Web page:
while you sleep!"

2 comments:

  1. "If it's sympathy you want, call your mother."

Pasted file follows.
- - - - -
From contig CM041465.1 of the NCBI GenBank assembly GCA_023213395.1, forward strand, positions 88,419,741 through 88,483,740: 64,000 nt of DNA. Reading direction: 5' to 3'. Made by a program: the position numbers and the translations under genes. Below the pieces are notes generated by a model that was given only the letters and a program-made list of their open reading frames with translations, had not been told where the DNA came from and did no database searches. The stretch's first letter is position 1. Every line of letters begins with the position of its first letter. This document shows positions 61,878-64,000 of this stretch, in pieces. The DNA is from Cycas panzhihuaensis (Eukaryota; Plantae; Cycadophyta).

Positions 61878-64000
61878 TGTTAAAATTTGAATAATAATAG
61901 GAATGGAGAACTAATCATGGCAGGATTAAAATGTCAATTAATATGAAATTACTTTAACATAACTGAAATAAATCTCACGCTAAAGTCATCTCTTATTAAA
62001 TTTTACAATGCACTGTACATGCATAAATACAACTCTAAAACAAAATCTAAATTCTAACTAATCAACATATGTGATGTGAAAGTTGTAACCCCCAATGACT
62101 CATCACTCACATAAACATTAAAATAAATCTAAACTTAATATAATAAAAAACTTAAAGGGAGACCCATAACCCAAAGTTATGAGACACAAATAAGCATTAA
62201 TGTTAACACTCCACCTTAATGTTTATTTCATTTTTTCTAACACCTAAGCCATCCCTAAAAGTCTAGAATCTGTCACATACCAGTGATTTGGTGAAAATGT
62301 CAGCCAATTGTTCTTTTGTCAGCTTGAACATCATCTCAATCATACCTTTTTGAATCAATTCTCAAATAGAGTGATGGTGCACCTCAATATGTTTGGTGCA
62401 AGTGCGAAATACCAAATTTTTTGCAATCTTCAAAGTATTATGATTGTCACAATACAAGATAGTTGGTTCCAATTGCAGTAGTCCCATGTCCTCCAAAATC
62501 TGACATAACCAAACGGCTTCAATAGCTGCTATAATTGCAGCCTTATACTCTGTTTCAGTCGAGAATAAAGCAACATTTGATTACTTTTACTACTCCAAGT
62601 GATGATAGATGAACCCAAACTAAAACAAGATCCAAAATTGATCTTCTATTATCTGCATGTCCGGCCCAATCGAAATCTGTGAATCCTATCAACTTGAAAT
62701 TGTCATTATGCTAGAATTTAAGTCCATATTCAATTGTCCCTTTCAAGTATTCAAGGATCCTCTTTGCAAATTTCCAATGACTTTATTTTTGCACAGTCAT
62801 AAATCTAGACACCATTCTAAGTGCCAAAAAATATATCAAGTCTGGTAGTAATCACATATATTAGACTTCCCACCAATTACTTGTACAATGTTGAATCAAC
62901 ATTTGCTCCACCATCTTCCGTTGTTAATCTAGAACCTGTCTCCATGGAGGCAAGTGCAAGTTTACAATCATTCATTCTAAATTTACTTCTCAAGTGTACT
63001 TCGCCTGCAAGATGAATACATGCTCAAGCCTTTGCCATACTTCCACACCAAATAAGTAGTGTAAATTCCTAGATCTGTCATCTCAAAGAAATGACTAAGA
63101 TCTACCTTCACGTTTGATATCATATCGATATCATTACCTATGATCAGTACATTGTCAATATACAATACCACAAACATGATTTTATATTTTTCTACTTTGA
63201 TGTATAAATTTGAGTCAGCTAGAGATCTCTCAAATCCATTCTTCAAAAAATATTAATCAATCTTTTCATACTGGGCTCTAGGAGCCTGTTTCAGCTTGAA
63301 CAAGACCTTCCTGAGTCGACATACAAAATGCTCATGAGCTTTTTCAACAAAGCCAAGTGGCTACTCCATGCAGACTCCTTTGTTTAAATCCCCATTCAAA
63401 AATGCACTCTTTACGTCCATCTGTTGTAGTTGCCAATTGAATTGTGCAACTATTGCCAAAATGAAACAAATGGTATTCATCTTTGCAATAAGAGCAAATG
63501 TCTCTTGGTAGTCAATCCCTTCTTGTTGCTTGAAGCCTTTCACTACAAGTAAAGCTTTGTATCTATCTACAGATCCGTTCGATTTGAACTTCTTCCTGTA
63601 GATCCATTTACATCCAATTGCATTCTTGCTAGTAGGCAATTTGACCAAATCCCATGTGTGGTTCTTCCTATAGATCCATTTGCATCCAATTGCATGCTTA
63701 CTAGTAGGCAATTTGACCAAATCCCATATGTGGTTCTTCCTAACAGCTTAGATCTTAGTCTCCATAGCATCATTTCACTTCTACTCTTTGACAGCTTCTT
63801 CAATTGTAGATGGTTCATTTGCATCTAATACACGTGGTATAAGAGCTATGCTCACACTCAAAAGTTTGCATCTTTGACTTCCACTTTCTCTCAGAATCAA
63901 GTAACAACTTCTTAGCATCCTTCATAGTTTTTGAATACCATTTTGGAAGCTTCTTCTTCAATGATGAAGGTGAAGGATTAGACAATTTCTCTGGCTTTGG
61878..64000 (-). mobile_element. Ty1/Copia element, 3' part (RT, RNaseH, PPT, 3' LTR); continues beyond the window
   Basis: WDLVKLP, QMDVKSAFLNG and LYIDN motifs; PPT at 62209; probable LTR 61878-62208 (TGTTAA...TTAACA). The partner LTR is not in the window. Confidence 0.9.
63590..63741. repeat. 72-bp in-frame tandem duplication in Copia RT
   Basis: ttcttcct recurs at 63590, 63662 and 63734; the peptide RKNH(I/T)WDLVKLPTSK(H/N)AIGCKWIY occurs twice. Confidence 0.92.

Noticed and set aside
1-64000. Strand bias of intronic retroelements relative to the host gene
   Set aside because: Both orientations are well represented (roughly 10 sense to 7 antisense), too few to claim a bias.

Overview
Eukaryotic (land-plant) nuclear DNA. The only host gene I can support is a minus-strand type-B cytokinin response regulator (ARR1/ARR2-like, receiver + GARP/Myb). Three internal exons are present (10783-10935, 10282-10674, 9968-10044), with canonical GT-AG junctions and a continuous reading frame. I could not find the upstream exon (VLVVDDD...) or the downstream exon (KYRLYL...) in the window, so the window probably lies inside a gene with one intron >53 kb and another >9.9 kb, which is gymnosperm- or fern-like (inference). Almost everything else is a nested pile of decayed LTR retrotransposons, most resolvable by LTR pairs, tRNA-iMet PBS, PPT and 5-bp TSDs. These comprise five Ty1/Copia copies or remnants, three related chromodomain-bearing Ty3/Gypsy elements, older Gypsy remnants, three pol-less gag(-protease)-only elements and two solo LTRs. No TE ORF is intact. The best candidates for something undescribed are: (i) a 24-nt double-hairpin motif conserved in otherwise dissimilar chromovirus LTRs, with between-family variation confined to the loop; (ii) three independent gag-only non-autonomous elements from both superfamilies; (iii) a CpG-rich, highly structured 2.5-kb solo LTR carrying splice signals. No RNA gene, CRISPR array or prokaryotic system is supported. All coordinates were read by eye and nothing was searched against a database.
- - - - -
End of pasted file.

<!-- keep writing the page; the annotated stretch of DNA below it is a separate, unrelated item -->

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  2. I know you aren't asking for advice, but having lived with those spiders in total fear for 5 years in our parsonage and researching EVERY POSSIBLE THING that might make them go away (extermination did not get rid of them for us...), I did have a few little tricks that made me feel better. I would get some peppermint essential oil (I always ordered from Edens Garden for cheap, or sometimes you can just find it at a drug store) and mix some in with water in a spray bottle. The smell repels them. I would spray our bedposts every other day or so (along with my kids'!) to hopefully deter them from getting in there. It doesn't KILL them, but does seem to keep them from entering. I had glue traps absolutely anywhere I could have one and we caught a lot that way. Our stored stuff was moved away from walls and such so they couldn't hide as easily. We kept everything in storage tubs vs. cardboard (they love cardboard...) and when we moved to Fort Wayne there wasn't a single spider in any of the tubs we had. I'm pretty confident that tubs are spider-proof :) Hoping the exterminator works for you - but in case you want to be extra-safe, there's a few tips from someone who's been there. I am so sorry; I can't imagine how terrifying that was, especially having a baby around, too.